Trinity Rep’s ‘Native Gardens’ gets down and dirty
PROVIDENCE – For many amateur gardeners, their plot of earth is a refuge from the problems of the day, a stress reduction technique performed in the great outdoors.
But when things go awry, that same plot of earth can turn into a battleground.
In Karen Zacarias’s “Native Gardens,” now at the Trinity Repertory Company through May 6, gardening quickly becomes a metaphor for underlying issues that will be unearthed along the way as two couples’ battle for control of a small plot of land escalates into all-out war.
Sharply-written, well-drawn characters lob Zacarias’ verbal grenades at each other, making for a quite entertaining 90 minutes.
Pablo Del Valle and his pregnant wife Tania (Daniel Duque-Estrada and Maria Gabriela Rosado Gonzalez) are new to the Washington, D.C. neighborhood in their fixer-upper. Next-door neighbors Virginia and Frank Butley (Anne Scurria and Timothy Crowe) have been fixtures in the area for decades.
They all agree that the chain link fence separating their yards has got to go! A quick replacement with a stately wooden fence will arrive just in time to impress both Pablo’s bosses at his tony law firm and the judges viewing Frank’s elaborate English garden.
Frank’s goal is to win first prize in the Potomac Horticultural Society’s annual garden competition. But the devil is in the details. While installing the fence, the Del Valles discover that their land actually extends two more feet than they previously thought, right into the middle of Frank’s azaleas and hydrangeas.
What’s more, Tania is an environmentalist, against Frank’s pesticides, and all for planting native species, or as Frank refers to them, “weeds.” While he is saying toe-mah-toe, she most definitely is saying toe-may-toe, sneering at both his choice of plants and methods for maintaining them.
So the Butley’s expansive welcome with “dark chocolate and good wine” quickly turns frosty, especially when a work crew shows up to install the fence along the newly-discovered property line.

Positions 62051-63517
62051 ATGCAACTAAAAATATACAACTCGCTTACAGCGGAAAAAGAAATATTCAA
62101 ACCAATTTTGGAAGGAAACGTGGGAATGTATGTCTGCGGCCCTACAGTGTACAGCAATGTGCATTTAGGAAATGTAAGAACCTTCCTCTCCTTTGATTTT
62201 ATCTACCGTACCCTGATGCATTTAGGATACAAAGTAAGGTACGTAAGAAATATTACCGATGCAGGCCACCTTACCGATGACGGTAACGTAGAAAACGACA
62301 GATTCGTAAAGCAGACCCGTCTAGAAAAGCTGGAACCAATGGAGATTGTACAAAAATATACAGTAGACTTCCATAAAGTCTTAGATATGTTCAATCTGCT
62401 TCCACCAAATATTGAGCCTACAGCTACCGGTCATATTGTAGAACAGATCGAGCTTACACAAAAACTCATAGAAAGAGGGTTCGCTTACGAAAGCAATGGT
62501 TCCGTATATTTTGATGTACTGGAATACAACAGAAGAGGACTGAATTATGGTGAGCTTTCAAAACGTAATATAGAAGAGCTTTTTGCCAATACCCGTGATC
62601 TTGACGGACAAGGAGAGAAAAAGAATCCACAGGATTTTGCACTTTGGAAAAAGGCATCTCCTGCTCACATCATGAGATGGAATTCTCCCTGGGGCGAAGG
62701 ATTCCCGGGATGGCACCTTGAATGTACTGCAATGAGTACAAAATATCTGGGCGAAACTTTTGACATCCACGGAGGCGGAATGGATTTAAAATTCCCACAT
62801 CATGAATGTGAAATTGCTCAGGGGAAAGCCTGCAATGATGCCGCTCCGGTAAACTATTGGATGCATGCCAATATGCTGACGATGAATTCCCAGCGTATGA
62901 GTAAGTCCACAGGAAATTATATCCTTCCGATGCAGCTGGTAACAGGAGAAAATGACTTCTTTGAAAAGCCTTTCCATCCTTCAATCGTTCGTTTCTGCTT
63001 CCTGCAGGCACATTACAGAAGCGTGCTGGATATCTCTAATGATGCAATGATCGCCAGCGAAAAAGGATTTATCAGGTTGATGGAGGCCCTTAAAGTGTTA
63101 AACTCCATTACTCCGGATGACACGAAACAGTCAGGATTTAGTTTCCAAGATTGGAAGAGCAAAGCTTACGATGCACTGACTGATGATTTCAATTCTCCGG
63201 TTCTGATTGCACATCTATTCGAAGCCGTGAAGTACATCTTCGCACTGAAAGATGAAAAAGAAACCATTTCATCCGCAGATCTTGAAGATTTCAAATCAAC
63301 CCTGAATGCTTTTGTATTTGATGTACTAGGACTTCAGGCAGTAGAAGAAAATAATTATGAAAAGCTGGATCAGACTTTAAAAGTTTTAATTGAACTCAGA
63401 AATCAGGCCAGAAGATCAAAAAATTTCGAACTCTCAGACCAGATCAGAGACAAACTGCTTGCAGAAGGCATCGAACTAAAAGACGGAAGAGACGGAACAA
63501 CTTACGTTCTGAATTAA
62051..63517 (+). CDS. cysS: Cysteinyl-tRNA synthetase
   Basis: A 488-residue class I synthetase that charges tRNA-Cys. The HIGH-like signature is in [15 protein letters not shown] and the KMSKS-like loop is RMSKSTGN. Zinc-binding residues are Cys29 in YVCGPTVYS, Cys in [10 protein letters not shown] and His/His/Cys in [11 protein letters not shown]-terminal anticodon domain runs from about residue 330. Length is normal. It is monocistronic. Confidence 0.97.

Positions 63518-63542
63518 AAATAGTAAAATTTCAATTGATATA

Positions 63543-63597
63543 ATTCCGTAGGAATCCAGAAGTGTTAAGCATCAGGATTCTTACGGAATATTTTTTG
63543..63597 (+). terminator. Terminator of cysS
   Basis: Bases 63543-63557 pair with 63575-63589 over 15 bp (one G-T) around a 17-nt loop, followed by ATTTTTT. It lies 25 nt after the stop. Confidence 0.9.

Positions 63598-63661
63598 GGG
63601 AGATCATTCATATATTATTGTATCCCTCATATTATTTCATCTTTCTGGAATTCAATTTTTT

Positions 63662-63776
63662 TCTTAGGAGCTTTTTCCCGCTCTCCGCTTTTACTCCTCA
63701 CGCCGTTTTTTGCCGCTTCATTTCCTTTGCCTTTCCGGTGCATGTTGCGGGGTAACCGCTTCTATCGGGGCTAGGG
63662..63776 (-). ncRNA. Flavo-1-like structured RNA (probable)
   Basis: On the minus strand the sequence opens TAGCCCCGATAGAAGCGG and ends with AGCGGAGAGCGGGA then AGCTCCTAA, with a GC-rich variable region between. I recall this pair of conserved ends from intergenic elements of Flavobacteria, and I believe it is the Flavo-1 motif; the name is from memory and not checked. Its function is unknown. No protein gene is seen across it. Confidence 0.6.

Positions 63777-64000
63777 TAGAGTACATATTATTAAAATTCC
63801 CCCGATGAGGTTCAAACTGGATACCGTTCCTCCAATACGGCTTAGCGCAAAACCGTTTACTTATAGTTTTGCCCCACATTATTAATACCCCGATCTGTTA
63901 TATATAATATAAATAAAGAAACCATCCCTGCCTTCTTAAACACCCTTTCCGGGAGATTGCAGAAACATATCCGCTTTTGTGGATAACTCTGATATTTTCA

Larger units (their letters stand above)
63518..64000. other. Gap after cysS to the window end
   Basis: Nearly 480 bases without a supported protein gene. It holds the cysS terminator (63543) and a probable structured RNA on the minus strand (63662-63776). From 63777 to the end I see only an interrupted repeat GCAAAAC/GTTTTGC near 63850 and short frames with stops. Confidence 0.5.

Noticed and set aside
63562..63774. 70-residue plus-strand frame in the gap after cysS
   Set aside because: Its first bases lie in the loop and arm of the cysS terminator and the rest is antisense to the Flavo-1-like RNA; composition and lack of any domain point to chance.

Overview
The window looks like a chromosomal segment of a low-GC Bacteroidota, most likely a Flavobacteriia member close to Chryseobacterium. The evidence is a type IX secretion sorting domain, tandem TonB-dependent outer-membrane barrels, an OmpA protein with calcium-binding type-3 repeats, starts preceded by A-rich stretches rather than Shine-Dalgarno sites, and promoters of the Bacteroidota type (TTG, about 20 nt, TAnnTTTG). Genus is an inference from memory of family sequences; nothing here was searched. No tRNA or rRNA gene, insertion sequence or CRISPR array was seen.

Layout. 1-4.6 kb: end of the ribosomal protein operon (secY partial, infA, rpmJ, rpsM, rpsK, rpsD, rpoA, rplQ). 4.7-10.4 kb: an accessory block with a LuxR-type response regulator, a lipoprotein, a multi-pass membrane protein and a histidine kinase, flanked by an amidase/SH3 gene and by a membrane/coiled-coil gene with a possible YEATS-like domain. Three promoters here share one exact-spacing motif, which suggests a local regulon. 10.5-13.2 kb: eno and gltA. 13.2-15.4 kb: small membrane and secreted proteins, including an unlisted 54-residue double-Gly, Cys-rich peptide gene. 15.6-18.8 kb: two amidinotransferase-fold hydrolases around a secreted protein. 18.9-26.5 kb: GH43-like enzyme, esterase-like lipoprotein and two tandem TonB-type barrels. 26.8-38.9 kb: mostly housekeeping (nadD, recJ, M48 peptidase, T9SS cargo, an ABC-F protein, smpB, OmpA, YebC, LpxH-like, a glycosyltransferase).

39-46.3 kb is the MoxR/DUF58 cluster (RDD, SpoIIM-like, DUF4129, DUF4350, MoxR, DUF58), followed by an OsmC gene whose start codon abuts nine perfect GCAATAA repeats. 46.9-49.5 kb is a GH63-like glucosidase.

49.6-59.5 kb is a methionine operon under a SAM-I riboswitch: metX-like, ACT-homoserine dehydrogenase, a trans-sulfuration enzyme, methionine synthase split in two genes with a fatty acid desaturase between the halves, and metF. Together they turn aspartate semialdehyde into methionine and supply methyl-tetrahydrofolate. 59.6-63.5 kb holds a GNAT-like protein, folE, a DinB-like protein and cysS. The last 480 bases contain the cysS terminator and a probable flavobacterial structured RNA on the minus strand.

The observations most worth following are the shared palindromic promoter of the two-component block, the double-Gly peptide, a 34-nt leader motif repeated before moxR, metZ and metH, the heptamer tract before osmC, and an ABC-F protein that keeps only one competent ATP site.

Zacarias’ pithy back-and-forths are in good hands as the combatants stick and move.
Crowe can convey much with the simple twitch of a mustache. Scurria, for my money, is always one of the best reasons to come to Trinity Rep. Duque-Estrada and Gonzalez give as good as they get, and the language begins to fall outside the bounds of political correctness, much to the delight of many theater-goers.
Attitudes are revealed .The Butleys are Republicans who thought about voting for Obama, but the playwright resists the urge to become preachy or to take one side against the other. Along the way, the two sides will splatter each other with mud, charging racism, sexism, ageism, and even narcissism.
Given the subject matter, set designer Danielle Al-Habieli’s set design had a lot to live up to, but it does the job beautifully, the flowers a tonic for the eyes of New Englanders near the end of an endless winter.
In most comedic farces, there is a point where events begin to spiral completely out of control, and threaten the believability factor the playwright has struggled to establish. But Zacarias does hold it together for the most part, though she is so far out on the limb late in the production the limb does threaten to break off and come crashing back to earth.
Director Christie Vela keeps the pacing brisk, the mood light, and never lets things get completely out of hand.
There is an event you may guess at before it happens that serves to bring the warring neighbors back together again, and it turns out poet Robert Frost is still right about good fences.
The Trinity Repertory Company production of Karen Zacarias’ “Native Gardens.” continues through May 6 at Trinity Rep, 201 Washington St., Providence. Tickets start at $25. For information and to purchase, call 401-351-4242. TrinityRep.com.